I was recently engaged with a client that works in an industry where heavy-weight processes are like a security blanket when it comes to project management. I was helping out as a “traditional PM”, but anxiously looking for “an in” to get some agile influences injected through their seemingly impregnable armor of committees, change control requests, and governance review boards.
My first meeting with the client was to review: a) what was going on b) what projects where in progress, and c) what their goal was. Almost immediately (call it 2 hours into the engagement) I lept out of my chair and said, “Mr. Client, what we need here are some agile processes- you simply have too much that ‘has to get done’, and too little time to do it, following your current processes.” Much to my delight, we spent the next 2 hours talking about the visibility of a backlog, and the flexibility of adopting it. Fast forward a month, and you’ll see me working on data management via their clumsy collaboration system, if you want to call it that; generating reports; and attending regular, drawn out 3 hour meetings. Very “non-agile”. What was more readily apparent to me than it had been in the past (I was very fortunate at prior clients that they really wanted to change!), was that agile isn’t a project management methodology- it’s a people management and cultural shift- that you have to “want” in order for it to take hold. You see, while the client saw value in the exercise we went through on my “Day 1″, it wasn’t familiar, and the rest of the folks that would be impacted didn’t share that brief, wonderful, “a-ha” moment. From then on, it would be business as usual.
Critical mass was quickly approaching: an immovable deadline, which all the work we had in flux rested upon- with legal ramifications. You could almost see this coming like background music playing for the last 2 months, and someone would turn up the volume 1/4 of a point each day- slowly building. It came to a head, and I was notified on Thursday, that I would be flying out to a project coordination meeting on Sunday. I was also tasked with making sense of all of this mess, above and beyond the narrow scope of things I was working on. My first 3 attempts to map, graph, and articulate the situation were rejected. The problem was that I was thinking like them, not like me.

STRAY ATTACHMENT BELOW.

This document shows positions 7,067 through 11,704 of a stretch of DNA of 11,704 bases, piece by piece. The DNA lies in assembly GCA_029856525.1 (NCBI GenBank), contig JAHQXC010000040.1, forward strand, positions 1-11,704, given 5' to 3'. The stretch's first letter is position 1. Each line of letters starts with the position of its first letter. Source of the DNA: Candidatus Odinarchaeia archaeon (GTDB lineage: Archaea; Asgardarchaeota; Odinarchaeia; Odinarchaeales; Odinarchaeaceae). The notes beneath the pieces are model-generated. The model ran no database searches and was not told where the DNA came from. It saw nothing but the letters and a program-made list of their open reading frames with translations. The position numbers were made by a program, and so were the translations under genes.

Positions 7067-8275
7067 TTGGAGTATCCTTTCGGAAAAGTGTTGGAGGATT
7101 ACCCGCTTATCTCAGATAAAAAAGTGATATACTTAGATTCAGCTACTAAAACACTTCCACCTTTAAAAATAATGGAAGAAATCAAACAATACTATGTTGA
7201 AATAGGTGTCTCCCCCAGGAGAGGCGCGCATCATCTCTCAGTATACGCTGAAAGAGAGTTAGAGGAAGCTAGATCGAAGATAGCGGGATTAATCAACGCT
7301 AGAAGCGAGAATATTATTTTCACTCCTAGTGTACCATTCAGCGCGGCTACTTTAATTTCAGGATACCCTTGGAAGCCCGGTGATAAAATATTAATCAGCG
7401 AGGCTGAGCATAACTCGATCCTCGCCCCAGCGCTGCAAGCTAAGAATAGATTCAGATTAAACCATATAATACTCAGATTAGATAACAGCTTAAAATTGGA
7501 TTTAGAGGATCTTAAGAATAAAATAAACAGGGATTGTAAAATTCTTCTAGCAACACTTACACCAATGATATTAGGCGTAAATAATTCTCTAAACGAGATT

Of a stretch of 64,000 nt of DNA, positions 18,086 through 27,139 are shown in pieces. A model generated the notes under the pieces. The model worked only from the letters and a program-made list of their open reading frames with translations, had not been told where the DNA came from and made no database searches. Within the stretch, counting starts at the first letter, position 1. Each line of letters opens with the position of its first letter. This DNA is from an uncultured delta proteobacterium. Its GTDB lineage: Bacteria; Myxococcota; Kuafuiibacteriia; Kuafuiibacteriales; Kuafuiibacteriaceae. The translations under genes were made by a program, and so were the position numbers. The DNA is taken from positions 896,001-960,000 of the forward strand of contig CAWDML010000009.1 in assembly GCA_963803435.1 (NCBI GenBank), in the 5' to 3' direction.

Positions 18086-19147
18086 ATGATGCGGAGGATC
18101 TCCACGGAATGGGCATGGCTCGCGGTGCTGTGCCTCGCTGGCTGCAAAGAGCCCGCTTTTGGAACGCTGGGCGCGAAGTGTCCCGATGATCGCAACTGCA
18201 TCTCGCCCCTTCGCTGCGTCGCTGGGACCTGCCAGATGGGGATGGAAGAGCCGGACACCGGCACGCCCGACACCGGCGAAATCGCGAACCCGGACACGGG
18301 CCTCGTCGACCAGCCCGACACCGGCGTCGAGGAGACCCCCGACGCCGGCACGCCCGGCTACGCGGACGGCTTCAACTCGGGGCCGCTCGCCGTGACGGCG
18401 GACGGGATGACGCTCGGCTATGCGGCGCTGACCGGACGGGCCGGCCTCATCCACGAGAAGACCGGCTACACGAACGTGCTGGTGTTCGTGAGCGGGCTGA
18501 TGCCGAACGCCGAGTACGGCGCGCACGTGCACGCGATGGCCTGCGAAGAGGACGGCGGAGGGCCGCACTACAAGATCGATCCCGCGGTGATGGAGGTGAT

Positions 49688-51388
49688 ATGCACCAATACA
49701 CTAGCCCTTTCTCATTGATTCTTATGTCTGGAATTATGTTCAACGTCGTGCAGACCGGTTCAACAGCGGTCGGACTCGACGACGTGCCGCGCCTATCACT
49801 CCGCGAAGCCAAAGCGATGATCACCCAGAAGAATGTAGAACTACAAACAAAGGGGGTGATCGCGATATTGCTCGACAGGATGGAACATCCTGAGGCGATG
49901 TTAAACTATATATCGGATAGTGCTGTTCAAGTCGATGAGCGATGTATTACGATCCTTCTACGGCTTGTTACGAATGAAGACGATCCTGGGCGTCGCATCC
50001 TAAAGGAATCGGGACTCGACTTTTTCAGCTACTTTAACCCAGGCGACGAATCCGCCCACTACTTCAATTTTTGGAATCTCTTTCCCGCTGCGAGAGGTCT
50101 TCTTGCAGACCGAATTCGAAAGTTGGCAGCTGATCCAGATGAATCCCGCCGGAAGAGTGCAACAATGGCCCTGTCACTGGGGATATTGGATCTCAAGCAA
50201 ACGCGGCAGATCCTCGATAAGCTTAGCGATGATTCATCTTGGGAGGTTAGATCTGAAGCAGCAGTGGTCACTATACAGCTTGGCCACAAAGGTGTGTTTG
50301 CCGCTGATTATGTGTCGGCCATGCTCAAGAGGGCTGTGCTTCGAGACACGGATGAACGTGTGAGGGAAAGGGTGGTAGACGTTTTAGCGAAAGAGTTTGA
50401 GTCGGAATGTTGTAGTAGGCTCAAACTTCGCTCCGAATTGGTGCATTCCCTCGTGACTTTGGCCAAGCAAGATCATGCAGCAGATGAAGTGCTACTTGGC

Do you ever notice how inspiration has her own schedule, and that you are simply at her mercy? I was sweating out a creative deadline, and the hands on the clock were accelerating. In a moment of sheer desperation, almost like Ralphie in “A Christmas Story”, while dazed, sitting on Santa’s lap and feeling the moment slipping away, I blurted out “Kanban!” (in lieu of ” I want an Official Red Ryder Carbine…”). It was digital nirvana- I blasted out a Visio version of blocks and swim lanes that represented everything that absolutely had to be done as a first pass. Thank you, inspiration.
Giving up security blankets. I felt like I was going to have to have a heart-to-heart with the client representatives, one at a time (like Michael Keaton in Mr. Mom- weaning his kid off of his security blanket, telling him that if he doesn’t give it up now, he’ll be twenty-something, and will find himself strung out on bed-spreads). Not so- I showed this to the corporate guy, “Sr. Project Manager”- his first words- “can you mail that to me right away?” I did, and do you know what we spent the next few days doing? That’s right, building a task board. Fast Forward 6 weeks. This gave visibility to all the ‘stuff’ that had to get done. This gave flexibility to the plan. This highlighted the ability for multiple work streams to execute in parallel. And we did it without ever saying “agile” or “kanban”. To boot, we even started doing a daily stand-up of sorts, with reference to the task board. Ultimately, we finished what we set out to do, on time. Many folks attribute it to the modified approaches, and this group celebrated a success that is seldom seen.
Who says you can’t teach an old dog new tricks?